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Bar Life, Salt Lake City, Utah

Letter To A New Bartender

Welcome aboard!

Congratulations on your new position. I’m sure that the interview process was tough and thorough but your resume and interviewing abilities made the difference in getting the job. Earning a bartending job in Utah is tough. There are not nearly enough positions for every talented candidate. With most people earning a job by a friend of a friend or word of mouth, getting a chance to pour drinks at a busy night club must be exciting.

I sure hope you think so.

Before you set out to working your Friday and Saturday shifts, I thought I’d extend a couple of thoughts before you man your well and get to the task of slinging drinks for some very thirsty customers.

Utah bartenders are built. Because the state has some laws that can only be described as goofy and a little backwards, keep in mind that you might be asked to do some things that you didn’t do in other states. Just because you learned how to make a certain drink in New York, Florida, Nevada or Europe, doesn’t mean that it will actually fly here in the Beehive State. Utah has very strict regulations on how liquor is dispensed and you are required to know all of the nooks and crannies of the booze laws.

For example, you can’t pour doubles. Sidecars are illegal and people trying to circumnavigate the laws need to be told they can’t have what they want. It is tough in a job that you are dependent upon gratuities to tell people “No!” instead of “Yes!” That means you need to be tough and strong and willing to do the right thing over what feels normal in other states. Just remember everything you learned in your Serve-Safe class or Sips-n-Tips.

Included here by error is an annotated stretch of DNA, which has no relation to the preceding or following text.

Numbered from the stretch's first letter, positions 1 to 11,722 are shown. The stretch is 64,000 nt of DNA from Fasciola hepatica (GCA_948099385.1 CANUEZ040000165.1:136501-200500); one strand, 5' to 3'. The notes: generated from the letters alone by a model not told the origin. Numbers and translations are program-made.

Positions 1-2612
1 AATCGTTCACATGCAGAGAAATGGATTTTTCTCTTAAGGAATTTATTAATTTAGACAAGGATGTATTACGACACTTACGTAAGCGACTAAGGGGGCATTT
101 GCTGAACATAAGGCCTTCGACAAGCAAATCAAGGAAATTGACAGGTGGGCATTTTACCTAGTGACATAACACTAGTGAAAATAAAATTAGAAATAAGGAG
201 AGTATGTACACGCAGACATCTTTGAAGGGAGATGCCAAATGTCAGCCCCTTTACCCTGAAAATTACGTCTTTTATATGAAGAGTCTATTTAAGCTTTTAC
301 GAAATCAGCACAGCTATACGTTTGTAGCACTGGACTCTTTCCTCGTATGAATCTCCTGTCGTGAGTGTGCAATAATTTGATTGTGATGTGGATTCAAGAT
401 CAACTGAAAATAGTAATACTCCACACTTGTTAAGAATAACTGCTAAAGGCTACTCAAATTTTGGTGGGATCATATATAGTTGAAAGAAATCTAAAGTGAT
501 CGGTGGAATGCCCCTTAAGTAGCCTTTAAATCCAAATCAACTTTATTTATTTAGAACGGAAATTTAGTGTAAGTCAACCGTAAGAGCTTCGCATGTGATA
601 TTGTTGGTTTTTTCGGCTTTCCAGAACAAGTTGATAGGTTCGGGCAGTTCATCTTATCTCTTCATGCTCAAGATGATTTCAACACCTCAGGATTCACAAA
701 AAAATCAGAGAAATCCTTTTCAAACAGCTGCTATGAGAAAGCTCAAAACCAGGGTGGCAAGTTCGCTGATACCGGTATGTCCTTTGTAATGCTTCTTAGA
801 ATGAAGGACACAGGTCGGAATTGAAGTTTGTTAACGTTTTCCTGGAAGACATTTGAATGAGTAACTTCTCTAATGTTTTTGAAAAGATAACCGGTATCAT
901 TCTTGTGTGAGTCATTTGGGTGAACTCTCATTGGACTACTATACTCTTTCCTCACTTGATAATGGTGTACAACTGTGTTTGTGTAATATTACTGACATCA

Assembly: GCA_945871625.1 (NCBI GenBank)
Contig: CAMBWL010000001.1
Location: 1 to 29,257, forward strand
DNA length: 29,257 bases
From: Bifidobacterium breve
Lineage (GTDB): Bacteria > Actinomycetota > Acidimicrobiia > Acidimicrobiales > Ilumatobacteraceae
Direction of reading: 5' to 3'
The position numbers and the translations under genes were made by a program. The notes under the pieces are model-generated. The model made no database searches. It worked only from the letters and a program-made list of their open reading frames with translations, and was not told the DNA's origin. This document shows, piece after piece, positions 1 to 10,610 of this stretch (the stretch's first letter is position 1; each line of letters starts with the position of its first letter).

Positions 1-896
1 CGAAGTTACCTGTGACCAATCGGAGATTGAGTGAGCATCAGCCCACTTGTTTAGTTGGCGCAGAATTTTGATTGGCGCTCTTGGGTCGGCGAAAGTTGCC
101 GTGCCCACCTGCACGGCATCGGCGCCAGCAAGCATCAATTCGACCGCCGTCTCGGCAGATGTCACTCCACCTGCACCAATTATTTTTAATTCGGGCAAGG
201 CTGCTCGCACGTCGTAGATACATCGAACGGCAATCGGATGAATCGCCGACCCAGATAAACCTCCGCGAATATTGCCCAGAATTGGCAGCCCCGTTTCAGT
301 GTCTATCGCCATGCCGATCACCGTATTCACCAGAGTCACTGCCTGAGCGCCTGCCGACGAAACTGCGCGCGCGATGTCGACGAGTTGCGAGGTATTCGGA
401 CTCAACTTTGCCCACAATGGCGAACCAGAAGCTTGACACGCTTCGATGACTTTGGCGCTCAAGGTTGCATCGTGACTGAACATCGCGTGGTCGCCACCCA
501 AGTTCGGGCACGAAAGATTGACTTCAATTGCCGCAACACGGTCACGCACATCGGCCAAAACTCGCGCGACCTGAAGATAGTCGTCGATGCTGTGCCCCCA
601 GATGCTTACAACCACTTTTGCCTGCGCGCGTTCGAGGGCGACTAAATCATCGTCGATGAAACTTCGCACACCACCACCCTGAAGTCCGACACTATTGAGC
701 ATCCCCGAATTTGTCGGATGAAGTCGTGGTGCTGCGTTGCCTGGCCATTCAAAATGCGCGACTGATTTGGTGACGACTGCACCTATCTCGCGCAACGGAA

Remember: if you don’t, the state will crack down on you as well as the club. Utah has the power to levy very heavy fines for those that break the law as well as their employer.

Because club bartenders have to pour drinks for the cocktail waitresses, keep in mind that your best customers are your co-workers. Always focus on getting the girls their drinks first because they are the work horses that power a night club. With 3-5 waitresses, you sure are going to have your hands full keeping up on all of their drink orders. They aren’t there for the company. These waitresses are there for the money and they are doing their best on the floor to get as many orders as possible. Cocktailing is a tough job because they have so many obstacles to give the best service. Their guests might be rude, touchy, cheap or out-and-out mean. The time they spend at the cocktail waitress station is their only break from the chaos on the floor. So, a little empathy is important when they make mistakes.

Just like you, they are trying to do the best job possible.

Learn from those that have been at the bar longer than you. For example, forget the fact that the senior bartender has been pouring drinks professionally for 16 years—just keep in mind that he might have been there for four years. Trust him that he has the temperature of the club and know what works. Night clubs are not five star restaurants but rather drink factories trying to push out the most booze as possible. If he says certain drinks, say tall, strong and fruity, are the baseline for most guests, trust him that he is not leading you astray. He’s invested enough time in the club to know what works. If he has more effective ways of pouring drinks, try doing it his way if only you want to try and fit in. If there are things the bartending staff has been doing since the beginning of time, try doing it their way. What can hurt trying to fit in? Maybe in the end you can learn new techniques that can make you an even better bartender.